The requests came on the heels of declarations by the secretive state that real conflict was inevitable, because of "hostile" U.S. troop exercises with South Korea and U.N. sanctions imposed over the North's latest nuclear weapons test.
They also followed South Korean media reports that the North, under its 30-year-old leader Kim Jong-un, had moved two missiles to the country's east coast.
"The current question was not whether, but when a war would break out on the peninsula," because of the "increasing threat from the United States", China's state news agency, Xinhua, on Friday quoted the North's Foreign Ministry as saying.
It added that diplomatic missions should consider evacuation. North Korea would provide safe locations for diplomats in accordance with international conventions, Xinhua quoted the ministry as saying in a notification to embassies.
On Saturday morning, a South Korean government official expressed bewilderment at the North's appeals to diplomats.
"As North Korea has many reasons behind the latest threats, it's hard to define what is its real intention," said the official, who asked not to be identified. "But it might have intensified these threats to strengthen the regime internally or to respond to international community."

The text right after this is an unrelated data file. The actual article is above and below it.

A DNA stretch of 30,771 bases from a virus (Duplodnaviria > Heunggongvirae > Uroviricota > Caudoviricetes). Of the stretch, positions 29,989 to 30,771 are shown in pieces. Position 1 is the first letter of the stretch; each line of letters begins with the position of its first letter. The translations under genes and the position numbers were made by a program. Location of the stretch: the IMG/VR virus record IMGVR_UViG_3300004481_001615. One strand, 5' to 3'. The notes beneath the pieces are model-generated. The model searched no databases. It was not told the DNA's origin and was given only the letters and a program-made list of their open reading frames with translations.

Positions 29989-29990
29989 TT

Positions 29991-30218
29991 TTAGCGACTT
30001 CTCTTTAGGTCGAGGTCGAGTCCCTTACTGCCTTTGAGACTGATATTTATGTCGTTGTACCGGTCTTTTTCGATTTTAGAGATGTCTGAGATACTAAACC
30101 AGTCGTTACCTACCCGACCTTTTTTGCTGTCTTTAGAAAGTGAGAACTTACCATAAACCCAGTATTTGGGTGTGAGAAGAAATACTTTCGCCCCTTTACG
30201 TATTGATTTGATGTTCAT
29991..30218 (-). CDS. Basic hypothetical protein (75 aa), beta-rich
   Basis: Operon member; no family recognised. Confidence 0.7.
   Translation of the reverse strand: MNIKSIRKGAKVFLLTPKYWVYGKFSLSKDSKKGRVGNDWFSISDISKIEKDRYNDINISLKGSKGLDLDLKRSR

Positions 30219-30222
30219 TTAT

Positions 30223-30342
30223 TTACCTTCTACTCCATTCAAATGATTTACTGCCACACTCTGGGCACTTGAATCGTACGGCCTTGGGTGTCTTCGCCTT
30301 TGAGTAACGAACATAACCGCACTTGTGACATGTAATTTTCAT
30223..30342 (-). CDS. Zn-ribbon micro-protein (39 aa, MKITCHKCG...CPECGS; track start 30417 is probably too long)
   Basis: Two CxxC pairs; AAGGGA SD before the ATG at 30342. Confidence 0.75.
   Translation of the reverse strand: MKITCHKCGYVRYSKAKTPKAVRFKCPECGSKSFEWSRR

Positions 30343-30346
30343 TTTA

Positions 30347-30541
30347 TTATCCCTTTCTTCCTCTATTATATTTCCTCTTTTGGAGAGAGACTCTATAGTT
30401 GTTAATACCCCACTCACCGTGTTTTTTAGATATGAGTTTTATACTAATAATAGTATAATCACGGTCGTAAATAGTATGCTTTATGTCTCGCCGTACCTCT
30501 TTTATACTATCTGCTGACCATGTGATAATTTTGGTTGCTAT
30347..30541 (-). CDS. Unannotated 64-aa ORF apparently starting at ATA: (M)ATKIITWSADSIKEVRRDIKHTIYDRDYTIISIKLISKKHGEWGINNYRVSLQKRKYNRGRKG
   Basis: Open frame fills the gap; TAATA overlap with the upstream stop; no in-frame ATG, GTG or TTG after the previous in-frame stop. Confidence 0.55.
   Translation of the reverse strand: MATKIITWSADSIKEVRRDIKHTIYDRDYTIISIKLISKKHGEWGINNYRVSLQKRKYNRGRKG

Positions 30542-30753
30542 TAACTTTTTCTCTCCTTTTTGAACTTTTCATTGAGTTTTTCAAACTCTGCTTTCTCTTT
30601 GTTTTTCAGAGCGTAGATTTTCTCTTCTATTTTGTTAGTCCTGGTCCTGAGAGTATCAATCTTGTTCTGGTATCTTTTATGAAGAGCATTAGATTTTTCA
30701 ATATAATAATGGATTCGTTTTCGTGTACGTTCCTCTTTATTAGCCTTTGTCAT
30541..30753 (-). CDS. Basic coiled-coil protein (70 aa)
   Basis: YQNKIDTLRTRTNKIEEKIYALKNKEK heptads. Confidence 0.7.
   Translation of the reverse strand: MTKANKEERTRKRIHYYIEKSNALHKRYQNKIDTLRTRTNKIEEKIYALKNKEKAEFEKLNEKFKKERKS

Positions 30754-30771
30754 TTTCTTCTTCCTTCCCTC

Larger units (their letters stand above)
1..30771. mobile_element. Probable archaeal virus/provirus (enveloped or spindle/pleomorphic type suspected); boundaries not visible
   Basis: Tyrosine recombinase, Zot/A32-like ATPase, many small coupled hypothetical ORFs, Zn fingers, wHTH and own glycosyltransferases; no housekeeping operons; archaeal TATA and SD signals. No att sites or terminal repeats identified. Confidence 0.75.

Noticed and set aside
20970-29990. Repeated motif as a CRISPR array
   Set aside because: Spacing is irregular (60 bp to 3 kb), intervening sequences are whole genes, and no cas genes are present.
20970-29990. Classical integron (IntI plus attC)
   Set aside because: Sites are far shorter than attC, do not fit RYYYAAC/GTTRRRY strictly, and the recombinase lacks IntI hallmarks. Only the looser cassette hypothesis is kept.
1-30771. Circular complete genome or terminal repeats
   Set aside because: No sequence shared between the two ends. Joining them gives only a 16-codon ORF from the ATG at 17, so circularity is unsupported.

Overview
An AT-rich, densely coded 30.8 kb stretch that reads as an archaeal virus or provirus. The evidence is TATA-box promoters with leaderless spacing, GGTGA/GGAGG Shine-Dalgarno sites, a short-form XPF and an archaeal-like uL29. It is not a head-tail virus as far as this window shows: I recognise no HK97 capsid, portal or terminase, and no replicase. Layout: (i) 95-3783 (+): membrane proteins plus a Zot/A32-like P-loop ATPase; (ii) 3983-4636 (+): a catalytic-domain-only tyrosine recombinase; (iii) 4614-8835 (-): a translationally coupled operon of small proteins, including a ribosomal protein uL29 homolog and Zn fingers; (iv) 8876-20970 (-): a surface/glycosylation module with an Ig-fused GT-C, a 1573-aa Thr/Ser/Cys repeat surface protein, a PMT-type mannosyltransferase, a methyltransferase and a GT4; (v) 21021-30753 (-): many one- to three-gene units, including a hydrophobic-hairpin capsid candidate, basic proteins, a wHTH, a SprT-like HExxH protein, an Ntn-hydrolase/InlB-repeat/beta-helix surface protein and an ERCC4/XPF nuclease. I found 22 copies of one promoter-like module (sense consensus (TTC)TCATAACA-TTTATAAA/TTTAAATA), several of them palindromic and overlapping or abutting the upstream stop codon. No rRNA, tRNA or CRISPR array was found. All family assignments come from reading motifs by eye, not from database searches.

There was no sign of tension on Seoul's rainsoaked streets, with traffic operating normally and no extra police visible.
The South Korean media reports on Friday said North Korea had placed two of its intermediate-range missiles on mobile launchers and hidden them on the east coast, a move that could threaten Japan or U.S. Pacific bases.
The report could not be confirmed, but White House spokesman Jay Carney said that based on past behaviour, "we would not be surprised" to see Pyongyang conduct another missile test.
Britain said its embassy in Pyongyang had been told by the North Korean government it "would be unable to guarantee the safety of embassies and international organisations in the country in the event of conflict from April 10th".
"We believe they have taken this step as part of their continuing rhetoric that the U.S. poses a threat to them," Britain's Foreign Office said.
It said it had "no immediate plans" to evacuate its embassy and accused the North Korean government of raising tensions "through a series of public statements and other provocations."
A Polish spokesman said the warning was "an inappropriate element of building up the pressure and we obviously think that there is no risk from outside on North Korea."
The United States, which does not have diplomatic relations with North Korea and is served by Sweden as a "protecting power" in Pyongyang, echoed the British and the Poles.
"This is just an escalating series of rhetorical statements, and the question is, to what end?" said U.S. State Department spokeswoman Victoria Nuland.
Asked if the United States had received any instructions from the Swedes on the small number of U.S. aid workers or tourists who could be in North Korea, she said there was no indication Sweden would heed Pyongyang's warning.